Employees who make up to 40 times the state minimum wage of $13 an hour — that is, those making up to $520 a week — will receive up to 95 percent of their pay during family leave. A different calculation will be used for those who earn more than that, with benefits capped at 60 times the minimum wage, or $780 a week.

 

District of Columbia

Effective date: in effect

Maximum benefit: $1,009 a week

How it works: Employees receive up to six weeks’ pay to care for a family member with a serious health condition, including a child, parent, grandparent, sibling, spouse or domestic partner.

 

Maryland

Effective date: Benefits begin Jan. 1, 2025; employer and employee contributions to finance the program begin Oct. 1, 2023.

Maximum benefit: $1,000 a week in 2025, with annual increases indexed to inflation thereafter​

How it works: Maryland lawmakers passed the Time to Care Act late in their 2022 legislative session and overrode Gov. Larry Hogan’s veto. Workers will be eligible for up to 12 weeks of paid leave to care for an immediate family member (spouse, child or parent)with a serious health condition. Benefit amounts are based on the worker’s average weekly pay and can range in the first year of the program from $50 to $1,000 a week.​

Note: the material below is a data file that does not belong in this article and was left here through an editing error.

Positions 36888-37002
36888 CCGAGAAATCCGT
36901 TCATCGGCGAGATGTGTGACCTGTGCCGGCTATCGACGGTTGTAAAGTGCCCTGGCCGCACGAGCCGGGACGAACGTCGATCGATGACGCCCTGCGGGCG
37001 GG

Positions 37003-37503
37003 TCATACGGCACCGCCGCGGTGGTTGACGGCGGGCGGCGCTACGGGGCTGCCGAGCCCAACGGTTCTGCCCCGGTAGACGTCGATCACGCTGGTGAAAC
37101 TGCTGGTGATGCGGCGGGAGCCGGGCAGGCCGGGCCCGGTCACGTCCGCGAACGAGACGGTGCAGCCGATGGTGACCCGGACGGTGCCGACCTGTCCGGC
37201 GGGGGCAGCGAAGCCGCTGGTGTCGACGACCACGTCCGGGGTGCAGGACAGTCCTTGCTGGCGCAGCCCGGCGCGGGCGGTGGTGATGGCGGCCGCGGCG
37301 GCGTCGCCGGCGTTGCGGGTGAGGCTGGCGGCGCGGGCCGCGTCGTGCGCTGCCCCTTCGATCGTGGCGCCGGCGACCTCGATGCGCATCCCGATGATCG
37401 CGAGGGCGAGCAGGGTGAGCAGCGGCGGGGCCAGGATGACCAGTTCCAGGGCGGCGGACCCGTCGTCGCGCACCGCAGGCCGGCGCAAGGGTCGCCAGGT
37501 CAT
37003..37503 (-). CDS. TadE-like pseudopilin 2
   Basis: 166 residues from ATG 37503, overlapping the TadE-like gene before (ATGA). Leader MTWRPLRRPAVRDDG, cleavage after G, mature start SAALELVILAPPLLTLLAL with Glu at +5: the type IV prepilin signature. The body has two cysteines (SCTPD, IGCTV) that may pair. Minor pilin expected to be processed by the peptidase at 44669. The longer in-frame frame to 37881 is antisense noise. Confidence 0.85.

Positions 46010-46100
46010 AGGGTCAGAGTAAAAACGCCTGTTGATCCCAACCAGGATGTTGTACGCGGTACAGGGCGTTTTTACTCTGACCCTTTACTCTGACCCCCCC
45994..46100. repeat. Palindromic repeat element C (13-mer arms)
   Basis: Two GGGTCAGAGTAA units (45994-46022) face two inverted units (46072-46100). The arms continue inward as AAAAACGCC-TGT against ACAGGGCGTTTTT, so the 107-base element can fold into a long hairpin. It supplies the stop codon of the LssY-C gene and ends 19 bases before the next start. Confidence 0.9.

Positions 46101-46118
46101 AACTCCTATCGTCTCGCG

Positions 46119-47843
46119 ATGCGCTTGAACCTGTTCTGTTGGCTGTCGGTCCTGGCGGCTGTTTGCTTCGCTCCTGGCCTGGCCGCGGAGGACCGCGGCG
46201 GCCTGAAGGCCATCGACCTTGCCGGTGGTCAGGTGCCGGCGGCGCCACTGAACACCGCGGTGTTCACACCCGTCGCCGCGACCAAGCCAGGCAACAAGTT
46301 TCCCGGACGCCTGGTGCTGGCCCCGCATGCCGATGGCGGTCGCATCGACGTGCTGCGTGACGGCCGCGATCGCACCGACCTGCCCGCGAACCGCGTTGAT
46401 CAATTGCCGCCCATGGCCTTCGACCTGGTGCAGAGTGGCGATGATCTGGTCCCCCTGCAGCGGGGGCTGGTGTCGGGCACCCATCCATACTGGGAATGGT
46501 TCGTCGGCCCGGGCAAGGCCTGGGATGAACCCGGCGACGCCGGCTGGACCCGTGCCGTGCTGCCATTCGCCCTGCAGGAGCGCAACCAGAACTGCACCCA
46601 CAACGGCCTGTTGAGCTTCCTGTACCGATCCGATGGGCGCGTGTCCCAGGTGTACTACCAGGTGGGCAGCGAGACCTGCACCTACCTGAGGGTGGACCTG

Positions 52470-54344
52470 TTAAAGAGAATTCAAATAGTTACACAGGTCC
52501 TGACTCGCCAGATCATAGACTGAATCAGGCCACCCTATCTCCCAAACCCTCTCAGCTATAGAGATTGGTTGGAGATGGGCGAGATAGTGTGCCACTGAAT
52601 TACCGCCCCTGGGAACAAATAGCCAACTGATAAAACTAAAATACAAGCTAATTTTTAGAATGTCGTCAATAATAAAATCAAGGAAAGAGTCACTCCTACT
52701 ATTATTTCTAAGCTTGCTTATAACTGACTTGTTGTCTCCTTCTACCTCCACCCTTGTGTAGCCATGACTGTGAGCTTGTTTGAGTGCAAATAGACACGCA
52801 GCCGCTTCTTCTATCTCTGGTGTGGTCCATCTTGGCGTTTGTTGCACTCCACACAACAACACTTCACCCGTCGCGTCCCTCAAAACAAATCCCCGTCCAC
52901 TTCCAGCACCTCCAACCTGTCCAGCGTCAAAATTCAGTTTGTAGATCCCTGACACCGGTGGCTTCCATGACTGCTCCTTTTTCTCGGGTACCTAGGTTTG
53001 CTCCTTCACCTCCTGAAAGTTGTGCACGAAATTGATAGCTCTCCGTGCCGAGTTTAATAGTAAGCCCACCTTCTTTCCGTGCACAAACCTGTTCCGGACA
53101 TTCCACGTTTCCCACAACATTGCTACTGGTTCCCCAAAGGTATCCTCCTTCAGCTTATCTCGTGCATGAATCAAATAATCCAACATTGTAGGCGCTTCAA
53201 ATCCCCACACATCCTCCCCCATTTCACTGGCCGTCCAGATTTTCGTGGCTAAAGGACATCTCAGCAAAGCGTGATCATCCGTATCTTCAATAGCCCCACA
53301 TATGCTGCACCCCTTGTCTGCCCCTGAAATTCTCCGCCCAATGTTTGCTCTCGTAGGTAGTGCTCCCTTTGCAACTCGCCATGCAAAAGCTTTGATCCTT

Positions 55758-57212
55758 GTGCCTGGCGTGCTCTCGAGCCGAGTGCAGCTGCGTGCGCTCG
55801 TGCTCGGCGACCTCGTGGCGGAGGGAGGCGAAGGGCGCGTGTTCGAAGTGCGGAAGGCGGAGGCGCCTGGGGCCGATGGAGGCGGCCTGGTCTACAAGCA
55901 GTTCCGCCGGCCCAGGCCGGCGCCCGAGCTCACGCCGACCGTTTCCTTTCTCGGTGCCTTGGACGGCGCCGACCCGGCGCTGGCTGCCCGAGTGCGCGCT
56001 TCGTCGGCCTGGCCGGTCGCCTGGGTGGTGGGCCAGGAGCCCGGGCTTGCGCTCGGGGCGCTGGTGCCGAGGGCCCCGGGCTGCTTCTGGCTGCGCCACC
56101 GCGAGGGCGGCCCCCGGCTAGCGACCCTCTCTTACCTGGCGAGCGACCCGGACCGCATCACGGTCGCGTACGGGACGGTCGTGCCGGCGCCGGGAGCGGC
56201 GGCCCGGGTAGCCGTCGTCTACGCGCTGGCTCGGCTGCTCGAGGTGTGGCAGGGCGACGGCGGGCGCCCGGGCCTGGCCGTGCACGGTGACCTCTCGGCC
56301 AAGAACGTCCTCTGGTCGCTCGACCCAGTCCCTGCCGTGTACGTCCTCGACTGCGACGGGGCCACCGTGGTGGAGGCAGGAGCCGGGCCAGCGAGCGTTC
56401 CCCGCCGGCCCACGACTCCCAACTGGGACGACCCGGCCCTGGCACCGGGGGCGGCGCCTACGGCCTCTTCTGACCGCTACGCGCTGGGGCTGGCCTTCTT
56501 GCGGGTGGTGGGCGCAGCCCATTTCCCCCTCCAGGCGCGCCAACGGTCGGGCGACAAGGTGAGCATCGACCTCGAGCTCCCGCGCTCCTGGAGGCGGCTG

Massachusetts

Effective date: in effect

Maximum benefit: $850 a week

How it works: Employees can get paid leave for up to 12 weeks to care for a spouse or domestic partner, child, parent, grandchild, grandparent or sibling with a serious health condition. Benefit payments are 80 percent of weekly earnings up to half of the state’s weekly average wage (or $847 in 2022) and 50 percent of any earnings above that. 

 

New Jersey

Effective date: in effect

Maximum benefit: $993 a week

How it works: Workers can receive 85 percent of their average weekly earnings, up to the maximum, for up to 12 consecutive weeks or 56 days of intermittent caregiving in a 12-month period. The time can be taken to care for a spouse or domestic partner, child, grandchild, parent, parent-in-law, grandparent, “chosen family” or “any other individual related by blood or that you consider to be family.”

 

New York

Effective date: in effect

Maximum benefit: $1,068